Recommend the Right Amount

Another barrier to managing MEP is a clinician’s understanding and comfort with prescribing exercise for MEP, said Dr. Simon. “As the study reiterates, too little or too much exercise may be harmful to the patient,” although bedrest was once the first-line treatment for musculoskeletal pain, he said.

“Despite our new understanding, many clinicians still adhere to ceasing activity when a patient experiences musculoskeletal pain. Many clinicians also fear hurting their patient with exercise. At the same time, it’s also possible to overwork the patient and exacerbate their pain condition,” said Dr. Simon.

Lastly, Dr. Simon recommended the use of pain diaries, in which the patient keeps a journal of their pain at multiple times of the day, physical activity, and what exacerbates or alleviates pain, to inform treatment plans and changes.

Standardized Measures for Movement-Evoked Pain Still Needed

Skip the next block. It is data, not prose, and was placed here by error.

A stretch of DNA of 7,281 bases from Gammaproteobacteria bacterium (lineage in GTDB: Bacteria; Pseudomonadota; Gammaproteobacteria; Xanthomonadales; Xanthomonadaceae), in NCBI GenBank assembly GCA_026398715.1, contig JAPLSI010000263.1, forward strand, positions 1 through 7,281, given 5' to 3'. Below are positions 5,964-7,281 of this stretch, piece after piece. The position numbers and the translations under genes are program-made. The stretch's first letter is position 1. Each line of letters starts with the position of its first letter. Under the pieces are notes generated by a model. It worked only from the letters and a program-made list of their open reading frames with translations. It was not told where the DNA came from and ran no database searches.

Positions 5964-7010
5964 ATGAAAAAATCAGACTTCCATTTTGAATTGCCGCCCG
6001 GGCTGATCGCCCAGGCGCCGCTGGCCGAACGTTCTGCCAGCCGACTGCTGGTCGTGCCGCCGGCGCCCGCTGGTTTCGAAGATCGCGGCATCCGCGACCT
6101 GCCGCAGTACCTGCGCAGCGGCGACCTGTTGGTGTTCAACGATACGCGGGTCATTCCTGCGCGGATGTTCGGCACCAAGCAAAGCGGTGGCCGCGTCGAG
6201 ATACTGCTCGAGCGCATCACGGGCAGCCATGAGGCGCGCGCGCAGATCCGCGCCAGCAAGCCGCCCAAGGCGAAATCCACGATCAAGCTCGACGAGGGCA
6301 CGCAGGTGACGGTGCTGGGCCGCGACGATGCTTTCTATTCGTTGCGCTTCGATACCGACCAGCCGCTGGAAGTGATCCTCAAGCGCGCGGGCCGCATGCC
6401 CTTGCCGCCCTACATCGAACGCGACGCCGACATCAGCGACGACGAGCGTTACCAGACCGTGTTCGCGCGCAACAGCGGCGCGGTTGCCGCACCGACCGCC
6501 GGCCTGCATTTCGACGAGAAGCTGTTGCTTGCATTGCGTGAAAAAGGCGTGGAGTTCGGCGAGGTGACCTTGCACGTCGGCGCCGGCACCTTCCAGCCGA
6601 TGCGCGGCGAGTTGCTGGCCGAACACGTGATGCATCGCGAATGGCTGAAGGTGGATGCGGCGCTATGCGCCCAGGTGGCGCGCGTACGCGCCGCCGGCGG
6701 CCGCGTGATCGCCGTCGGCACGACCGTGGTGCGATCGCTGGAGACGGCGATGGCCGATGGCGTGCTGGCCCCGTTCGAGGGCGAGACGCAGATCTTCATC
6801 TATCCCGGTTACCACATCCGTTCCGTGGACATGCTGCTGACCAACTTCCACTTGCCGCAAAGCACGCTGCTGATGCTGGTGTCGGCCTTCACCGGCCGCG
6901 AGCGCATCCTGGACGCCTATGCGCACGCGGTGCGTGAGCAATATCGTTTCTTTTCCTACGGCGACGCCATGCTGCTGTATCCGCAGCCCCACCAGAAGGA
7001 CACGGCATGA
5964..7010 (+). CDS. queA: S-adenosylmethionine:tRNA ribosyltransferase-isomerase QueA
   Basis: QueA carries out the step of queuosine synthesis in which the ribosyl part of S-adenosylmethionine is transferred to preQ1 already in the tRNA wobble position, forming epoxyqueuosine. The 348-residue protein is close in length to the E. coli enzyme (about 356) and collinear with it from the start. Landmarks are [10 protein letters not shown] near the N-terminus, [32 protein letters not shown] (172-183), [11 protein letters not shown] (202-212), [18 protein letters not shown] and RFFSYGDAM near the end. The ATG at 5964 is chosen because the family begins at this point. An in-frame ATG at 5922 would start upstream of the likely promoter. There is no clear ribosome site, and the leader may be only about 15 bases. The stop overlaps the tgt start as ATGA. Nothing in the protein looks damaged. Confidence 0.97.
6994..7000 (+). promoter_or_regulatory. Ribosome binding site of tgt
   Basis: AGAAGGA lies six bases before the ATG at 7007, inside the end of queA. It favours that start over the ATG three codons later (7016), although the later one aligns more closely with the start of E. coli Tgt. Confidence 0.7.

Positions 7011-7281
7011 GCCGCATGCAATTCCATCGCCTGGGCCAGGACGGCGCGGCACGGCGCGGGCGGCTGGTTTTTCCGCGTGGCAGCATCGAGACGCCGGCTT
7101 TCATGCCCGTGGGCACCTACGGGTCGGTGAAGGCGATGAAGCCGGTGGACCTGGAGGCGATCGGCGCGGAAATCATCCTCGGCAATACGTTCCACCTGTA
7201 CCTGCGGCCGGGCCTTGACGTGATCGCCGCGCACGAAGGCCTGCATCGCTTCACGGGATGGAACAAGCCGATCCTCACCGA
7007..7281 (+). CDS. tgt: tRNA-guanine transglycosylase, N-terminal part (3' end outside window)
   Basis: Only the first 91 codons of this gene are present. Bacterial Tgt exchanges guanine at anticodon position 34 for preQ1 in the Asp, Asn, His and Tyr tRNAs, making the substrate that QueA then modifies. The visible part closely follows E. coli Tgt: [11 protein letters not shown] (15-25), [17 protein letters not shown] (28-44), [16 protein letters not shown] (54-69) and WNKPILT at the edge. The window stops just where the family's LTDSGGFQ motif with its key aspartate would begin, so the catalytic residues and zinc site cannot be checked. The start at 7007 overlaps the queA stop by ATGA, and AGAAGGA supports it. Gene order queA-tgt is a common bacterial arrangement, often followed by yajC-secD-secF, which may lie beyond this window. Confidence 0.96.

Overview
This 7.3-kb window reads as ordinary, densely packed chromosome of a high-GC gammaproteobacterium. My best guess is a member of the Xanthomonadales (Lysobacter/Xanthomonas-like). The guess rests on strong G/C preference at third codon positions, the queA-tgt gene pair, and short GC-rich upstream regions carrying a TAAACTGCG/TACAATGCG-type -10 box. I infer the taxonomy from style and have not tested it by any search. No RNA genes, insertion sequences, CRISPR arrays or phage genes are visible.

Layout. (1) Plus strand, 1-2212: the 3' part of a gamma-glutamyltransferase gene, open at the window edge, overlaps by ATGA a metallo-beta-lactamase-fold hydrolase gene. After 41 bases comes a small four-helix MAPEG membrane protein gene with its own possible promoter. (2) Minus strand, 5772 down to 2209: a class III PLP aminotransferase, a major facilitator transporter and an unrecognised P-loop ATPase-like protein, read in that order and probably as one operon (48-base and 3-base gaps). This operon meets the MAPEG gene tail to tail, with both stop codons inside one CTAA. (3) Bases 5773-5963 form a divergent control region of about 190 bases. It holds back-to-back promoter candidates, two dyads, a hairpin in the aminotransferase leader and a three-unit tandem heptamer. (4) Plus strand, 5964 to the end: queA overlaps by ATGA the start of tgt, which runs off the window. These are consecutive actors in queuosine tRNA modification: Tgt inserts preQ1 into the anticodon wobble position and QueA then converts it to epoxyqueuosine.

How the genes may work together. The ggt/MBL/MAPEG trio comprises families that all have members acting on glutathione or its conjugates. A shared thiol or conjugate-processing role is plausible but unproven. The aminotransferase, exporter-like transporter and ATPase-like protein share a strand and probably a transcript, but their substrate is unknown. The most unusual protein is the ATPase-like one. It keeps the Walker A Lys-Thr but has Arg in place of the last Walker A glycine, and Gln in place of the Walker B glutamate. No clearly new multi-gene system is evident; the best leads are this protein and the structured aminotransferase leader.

“A standardized MEP measure doesn’t currently exist, which is a problem because researchers and clinicians may all be using different MEP measures,” said Dr. Simon. “Everyone is speaking a different language.” Looking ahead, “A standardized MEP measure for specific pain populations, whether age-specific, disease-specific, or pain specific, is an important step in clinical research, he said.

What do you rely on most for musculoskeletal pain assessment? Respondents stated:

  • 5% imaging
  • 12% physical exam
  • 16% patient report
  • 67% all of the above

Meanwhile, Dr. Simon said, pain management clinicians can partially mitigate the lack of a standardized MEP measure with two simple rules:

  • Whichever MEP measure they implement at baseline should stay the same throughout the course of that patient’s treatment. This will allow clinicians to measure the extent to which their interventions change the MEP measure in relation to baseline
  • Clinicians should try and tailor the MEP measure to the activities which evoke pain in a patient’s home and community

Another crucial area for future research highlighted by Dr. Leemans’ study is the need to identify underlying mechanisms of MEP, said Dr. Simon. “Mechanistic research is the foundation for determining what causes MEP and also people who are susceptible to MEP and non-recovery,” he said. “MEP research specific to clinical phenotyping and precision medicine is in the infant stage. However, if we can determine modifiable mechanisms of MEP, such as those that have the capacity to change with treatments, we can better tailor treatments to a patient to improve effectiveness,” he added.